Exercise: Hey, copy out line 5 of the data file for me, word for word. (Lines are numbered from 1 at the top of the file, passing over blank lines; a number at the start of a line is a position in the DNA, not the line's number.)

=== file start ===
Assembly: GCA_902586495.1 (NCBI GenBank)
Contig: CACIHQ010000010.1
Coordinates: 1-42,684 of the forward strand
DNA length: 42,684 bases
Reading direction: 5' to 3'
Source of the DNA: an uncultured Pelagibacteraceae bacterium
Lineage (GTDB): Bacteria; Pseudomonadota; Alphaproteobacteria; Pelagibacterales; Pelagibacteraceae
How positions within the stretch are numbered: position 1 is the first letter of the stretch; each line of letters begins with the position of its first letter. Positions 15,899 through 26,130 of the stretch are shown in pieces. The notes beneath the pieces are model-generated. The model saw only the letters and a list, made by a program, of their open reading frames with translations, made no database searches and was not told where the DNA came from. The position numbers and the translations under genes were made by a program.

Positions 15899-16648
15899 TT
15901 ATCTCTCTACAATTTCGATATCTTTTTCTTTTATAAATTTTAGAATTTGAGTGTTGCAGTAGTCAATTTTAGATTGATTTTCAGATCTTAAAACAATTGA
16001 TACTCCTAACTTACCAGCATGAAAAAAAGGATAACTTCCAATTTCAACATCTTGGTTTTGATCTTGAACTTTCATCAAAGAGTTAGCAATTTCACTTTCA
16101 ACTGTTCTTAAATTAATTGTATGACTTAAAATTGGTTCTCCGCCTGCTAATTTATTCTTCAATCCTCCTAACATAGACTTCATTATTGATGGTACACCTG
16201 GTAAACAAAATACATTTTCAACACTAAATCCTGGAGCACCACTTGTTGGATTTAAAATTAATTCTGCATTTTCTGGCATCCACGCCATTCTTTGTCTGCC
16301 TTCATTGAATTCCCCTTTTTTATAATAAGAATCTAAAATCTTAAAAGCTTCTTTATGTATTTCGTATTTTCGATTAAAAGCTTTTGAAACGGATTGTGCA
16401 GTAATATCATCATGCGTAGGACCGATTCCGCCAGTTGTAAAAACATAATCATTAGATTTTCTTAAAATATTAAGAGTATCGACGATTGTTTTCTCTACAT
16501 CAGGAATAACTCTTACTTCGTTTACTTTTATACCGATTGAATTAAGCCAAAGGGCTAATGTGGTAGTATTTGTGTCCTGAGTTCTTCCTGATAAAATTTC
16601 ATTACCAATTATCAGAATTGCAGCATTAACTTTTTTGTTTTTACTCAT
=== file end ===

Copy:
Reading direction: 5' to 3'